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Knickers Anyone?

Payne Stewart has joined the revered short list of golf legends who have an apparel brand named for them.

ATLANTA (June 11, 2007) — Payne Stewart has joined the revered short list of golf legends who have an apparel brand named for them

The Payne Stewart Collection, which will launch in department stores and major sporting goods stores in spring 2008, is a comprehensive men’s wear collection of knit tops, slacks and shorts, outerwear and sweatshirts targeted to baby boomers. It will preview in June during market week. Garan Inc., a subsidiary of Warren Buffett’s Berkshire Hathaway, is developing and manufacturing the collection.

Stewart, who died in a plane crash in 1999 at age 42, was known for his signature style on the golf course. He dressed in knickers or plus fours, a tam-o’-shanter hat and colorful shirts. Larry Reiner, vice-president of Garan with responsibility for the Payne Stewart Collection initiative, said of Stewart, “He’s probably the only fashion icon in the history of golf. He loved the heritage of the game and he added his own dimension of bright colors. Even from a 100 yards away [on a golf course], you would know it was him, which made him iconic.”

Garan targeted baby boomers for the collection because they’re a group that’s mainly overlooked by the fashion industry, according to Reiner. “We believe the baby boomers have been largely neglected and we want to offer them something different,” he said. Prices are moderate, ranging from $35 to $65 at retail, but at a quality level of higher-priced golf brands. “We call it affordable luxury,” said Reiner. “It’s an opportunity in retail to serve this customer with fashion at a value.”

The collection, which Garan describes as lifestyle apparel inspired by Payne Stewart, includes knit shirts made of performance polyester (solids, yarn-dyed stripes, color-blocked fabrics), double-mercerized cotton jersey (solids, yarn-dyed stripes and jacquards) and cotton piqués (solids and prints). Shorts and slacks are made of microfiber polyester, except for one seersucker cotton/polyester blend, and the sweatshirts, which Reiner described as “an alternative to sweaters,” are made of super-combed cotton. All shirts and slacks have moisture wicking. Reiner said Garan expects the sweatshirt, offered in crewneck and zip styles, and in prints and solids, to be “a major success by itself.”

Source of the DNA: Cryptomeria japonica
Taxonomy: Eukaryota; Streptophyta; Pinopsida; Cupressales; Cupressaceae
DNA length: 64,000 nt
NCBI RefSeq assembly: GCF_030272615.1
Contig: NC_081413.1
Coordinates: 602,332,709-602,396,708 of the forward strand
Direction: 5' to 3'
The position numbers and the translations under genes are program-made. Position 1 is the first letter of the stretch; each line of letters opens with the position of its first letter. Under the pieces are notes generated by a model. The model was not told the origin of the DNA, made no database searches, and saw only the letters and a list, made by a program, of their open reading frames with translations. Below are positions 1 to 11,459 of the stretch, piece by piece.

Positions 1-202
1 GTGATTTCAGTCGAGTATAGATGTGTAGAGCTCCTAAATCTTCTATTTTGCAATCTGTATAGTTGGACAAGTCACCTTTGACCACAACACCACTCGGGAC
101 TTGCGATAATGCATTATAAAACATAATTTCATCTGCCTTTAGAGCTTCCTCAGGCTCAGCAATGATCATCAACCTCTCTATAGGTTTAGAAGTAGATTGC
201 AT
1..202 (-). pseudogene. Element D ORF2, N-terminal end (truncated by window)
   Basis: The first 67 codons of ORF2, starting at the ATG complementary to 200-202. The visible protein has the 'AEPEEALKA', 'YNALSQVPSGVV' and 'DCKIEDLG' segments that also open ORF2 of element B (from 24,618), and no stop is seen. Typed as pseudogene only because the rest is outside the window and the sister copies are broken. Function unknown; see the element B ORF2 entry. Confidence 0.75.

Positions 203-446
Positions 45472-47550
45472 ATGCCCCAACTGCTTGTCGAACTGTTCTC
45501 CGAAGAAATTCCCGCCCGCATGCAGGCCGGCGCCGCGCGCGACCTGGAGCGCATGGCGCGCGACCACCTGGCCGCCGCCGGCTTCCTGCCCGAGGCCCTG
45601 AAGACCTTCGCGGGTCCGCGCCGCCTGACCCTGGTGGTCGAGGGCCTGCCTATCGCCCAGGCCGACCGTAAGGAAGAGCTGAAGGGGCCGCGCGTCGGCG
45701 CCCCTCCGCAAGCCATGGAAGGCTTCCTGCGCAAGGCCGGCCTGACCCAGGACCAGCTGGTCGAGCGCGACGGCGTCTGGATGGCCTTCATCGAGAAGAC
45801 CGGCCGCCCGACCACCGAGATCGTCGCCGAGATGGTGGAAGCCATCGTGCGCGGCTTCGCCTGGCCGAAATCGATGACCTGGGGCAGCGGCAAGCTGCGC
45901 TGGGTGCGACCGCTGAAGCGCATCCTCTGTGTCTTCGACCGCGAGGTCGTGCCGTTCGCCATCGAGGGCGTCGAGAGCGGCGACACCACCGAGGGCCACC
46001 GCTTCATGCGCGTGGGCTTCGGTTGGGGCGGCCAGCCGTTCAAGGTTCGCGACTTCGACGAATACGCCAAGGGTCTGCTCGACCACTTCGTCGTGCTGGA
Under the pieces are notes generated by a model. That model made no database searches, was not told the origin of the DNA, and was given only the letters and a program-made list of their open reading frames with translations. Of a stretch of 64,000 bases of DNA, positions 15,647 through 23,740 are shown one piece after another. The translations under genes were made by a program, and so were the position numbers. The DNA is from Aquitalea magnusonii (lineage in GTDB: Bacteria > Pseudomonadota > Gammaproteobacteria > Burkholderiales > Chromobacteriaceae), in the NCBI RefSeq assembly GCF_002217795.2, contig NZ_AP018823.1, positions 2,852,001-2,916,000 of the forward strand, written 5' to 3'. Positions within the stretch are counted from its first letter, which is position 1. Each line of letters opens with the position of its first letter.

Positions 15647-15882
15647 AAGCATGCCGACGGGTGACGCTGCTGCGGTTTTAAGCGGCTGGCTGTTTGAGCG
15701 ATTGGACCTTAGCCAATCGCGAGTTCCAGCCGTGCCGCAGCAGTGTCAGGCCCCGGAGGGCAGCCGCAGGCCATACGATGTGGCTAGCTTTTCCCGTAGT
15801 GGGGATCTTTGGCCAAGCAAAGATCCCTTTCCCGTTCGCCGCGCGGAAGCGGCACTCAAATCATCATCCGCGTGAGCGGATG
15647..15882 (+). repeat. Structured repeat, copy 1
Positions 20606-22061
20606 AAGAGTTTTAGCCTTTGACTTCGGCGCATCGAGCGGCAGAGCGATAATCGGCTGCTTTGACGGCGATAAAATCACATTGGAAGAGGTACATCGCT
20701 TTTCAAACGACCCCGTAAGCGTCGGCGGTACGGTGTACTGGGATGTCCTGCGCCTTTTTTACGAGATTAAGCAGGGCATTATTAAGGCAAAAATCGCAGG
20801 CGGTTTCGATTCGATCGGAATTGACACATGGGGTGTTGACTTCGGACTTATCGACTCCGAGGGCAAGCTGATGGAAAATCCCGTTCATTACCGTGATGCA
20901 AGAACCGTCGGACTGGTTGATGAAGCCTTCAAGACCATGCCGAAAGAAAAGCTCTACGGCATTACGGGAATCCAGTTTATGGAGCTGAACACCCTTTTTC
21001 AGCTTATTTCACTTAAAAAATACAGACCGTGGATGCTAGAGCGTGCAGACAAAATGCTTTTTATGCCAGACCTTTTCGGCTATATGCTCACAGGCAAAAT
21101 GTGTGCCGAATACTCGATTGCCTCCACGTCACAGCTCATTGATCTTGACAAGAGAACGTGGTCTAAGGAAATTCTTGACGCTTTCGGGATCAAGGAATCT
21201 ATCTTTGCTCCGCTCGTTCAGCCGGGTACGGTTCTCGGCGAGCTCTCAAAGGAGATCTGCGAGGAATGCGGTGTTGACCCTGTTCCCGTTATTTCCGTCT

Jackets and outerwear vests are wind- and water-resistant, made of microfiber polyester, and are color-coordinated to all of the apparel collection groupings.

The brand will have four to six groupings of apparel in different colorways for spring, and may have that many for fall 2008, Reiner said.

The collection shows Garan’s attention to detail and quality, including the Payne Stewart label, which incorporates Stewart’s signature. The logo is a silhouette of Stewart himself.

Stewart won 11 PGA Tour events, including the 1989 PGA Championship and the U.S. Open in 1991 and 1999. “Seven years after his death, [Stewart] is still very much alive,” Reiner said. For example, a Payne Stewart award is given each year by the PGA Tour to the player who best represents Stewart’s ideals (professionalism, presentation, character, community work and charity); a statue of him was recently unveiled at the Coyote Hills Golf Club in Fullerton, Calif., and the Payne Stewart Golf Club is scheduled to open next spring in Branson, Mo.

Garan said it was approached by the Stewart family because Stewart and his agent and friend, Robert Farley, who also died in the crash, shared an admiration for Warren Buffet and the companies he owns.